Last week I spent what I must admit to have been two rather depressing sessions participating in a zoom conference convened by the Climate Change Committee (CCC) in order to share their vision and strategy for reaching net zero emissions by 2050, with a particular focus on the role of land use and agriculture.

Outside of food and farming, much of what the CCC are proposing seems eminently reasonable. It’s the kind of thing one would imagine – a massive and rapid move towards renewable energy generation, moving away from internal combustion engines, improving building insulation to reduce energy loss, reduction in car travel and slowing of demand for flights. But when it comes to land use, farming and food, in my opinion they’ve got it completely wrong.

A rather crude summary of what they’re envisaging includes the following – a very significant increase in agricultural biofuel production; 10% of the farmed area planted with trees; an increase in afforestation rates to at least 30,000 hectares per year across the U.K. by 2025 and an average of 40,000 hectares per year in the 2030s, plus a “land sparing” agenda including dramatic increase in yields from arable crops, a significant reduction in livestock including ruminants, and no presumption of any increase in soil carbon.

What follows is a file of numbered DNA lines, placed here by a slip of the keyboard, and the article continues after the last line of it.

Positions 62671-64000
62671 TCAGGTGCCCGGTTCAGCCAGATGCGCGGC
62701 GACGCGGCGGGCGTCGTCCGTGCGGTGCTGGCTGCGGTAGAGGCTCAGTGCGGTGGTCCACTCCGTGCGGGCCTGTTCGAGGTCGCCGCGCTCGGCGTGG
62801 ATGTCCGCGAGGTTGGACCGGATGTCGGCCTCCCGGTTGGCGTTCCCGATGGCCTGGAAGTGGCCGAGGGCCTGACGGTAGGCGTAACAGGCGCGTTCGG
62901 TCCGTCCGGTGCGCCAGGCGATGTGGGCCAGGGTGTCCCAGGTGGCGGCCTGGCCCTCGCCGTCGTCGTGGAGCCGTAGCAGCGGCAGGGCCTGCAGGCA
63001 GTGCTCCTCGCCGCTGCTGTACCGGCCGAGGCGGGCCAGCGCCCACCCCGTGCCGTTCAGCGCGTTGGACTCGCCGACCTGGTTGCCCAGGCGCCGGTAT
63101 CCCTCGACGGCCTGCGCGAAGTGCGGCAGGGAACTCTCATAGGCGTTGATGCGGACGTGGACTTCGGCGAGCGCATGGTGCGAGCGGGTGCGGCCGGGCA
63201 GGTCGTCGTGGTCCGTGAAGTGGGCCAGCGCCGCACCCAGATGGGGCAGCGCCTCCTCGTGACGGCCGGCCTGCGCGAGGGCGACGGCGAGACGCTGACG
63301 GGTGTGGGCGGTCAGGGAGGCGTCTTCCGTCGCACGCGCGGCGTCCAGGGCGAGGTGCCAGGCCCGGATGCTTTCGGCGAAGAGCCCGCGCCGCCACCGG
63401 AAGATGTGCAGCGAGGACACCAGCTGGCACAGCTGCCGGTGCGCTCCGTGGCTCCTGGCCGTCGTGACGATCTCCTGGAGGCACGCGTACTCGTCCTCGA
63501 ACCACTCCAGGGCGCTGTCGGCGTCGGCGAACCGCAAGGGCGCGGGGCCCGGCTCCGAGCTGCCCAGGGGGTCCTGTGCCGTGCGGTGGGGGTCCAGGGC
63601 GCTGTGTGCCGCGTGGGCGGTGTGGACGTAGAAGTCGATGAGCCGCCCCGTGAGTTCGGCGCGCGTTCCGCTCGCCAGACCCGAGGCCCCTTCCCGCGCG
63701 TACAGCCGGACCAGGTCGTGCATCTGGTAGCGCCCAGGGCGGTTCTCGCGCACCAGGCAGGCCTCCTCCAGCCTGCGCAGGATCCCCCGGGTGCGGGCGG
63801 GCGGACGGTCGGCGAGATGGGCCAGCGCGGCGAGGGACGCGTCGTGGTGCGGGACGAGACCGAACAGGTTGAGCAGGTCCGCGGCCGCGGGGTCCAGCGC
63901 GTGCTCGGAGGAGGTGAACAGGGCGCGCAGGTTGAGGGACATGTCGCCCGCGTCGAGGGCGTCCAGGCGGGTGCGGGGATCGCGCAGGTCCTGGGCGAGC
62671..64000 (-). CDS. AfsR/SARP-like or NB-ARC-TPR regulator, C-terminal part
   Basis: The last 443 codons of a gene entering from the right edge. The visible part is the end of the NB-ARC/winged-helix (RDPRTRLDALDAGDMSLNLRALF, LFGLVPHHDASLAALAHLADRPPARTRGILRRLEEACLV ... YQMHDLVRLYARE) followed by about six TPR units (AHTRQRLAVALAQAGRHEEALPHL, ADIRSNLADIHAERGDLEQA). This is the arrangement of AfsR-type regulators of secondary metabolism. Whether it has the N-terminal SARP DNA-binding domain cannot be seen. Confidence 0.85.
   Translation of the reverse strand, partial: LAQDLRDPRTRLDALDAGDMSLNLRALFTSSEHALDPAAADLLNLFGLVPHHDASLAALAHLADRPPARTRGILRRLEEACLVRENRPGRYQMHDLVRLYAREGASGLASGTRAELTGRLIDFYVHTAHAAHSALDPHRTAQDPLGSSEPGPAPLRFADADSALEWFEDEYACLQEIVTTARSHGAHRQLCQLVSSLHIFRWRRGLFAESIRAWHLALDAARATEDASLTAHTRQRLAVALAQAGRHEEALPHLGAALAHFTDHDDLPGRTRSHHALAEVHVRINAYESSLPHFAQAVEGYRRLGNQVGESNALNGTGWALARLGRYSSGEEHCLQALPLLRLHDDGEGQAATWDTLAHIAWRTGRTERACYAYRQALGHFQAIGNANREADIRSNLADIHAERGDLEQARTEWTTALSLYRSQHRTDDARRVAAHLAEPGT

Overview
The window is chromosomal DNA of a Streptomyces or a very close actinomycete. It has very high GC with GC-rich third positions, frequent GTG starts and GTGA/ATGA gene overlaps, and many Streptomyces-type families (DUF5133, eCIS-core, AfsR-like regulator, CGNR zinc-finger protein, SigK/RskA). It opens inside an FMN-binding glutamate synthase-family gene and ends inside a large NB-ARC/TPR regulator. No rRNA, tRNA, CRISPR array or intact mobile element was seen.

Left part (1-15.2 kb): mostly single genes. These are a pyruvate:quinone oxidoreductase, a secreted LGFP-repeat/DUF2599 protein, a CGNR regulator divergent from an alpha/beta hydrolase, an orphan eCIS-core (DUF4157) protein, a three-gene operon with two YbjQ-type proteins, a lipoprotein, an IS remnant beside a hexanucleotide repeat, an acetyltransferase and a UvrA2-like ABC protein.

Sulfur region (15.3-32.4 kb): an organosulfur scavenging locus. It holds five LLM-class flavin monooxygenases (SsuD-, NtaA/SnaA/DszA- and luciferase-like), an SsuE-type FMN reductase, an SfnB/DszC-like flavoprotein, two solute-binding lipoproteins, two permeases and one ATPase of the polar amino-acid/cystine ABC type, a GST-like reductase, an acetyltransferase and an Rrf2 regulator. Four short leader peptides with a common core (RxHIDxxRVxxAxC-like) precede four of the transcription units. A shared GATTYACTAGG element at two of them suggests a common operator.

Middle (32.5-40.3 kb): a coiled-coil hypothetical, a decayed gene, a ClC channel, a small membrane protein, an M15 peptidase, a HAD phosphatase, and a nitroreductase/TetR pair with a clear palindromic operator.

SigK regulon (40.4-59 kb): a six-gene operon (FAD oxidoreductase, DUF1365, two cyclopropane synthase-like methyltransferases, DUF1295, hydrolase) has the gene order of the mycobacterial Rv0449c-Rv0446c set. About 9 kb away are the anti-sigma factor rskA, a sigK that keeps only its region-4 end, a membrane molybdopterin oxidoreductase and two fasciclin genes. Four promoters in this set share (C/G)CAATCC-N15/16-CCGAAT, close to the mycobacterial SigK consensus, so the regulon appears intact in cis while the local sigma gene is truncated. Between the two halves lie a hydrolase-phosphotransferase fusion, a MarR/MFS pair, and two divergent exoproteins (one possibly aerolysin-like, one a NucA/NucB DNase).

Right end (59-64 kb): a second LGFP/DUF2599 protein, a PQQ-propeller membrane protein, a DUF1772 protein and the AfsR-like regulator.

To add insult to injury, on the diet side, they propose a significant switch towards plant-based diets without making any differentiation between livestock which are part of the problem (intensive chickens, pig and dairy units) and those which are absolutely a necessary part of the solution (grass fed and mainly grass-fed beef, lamb and dairy cows).

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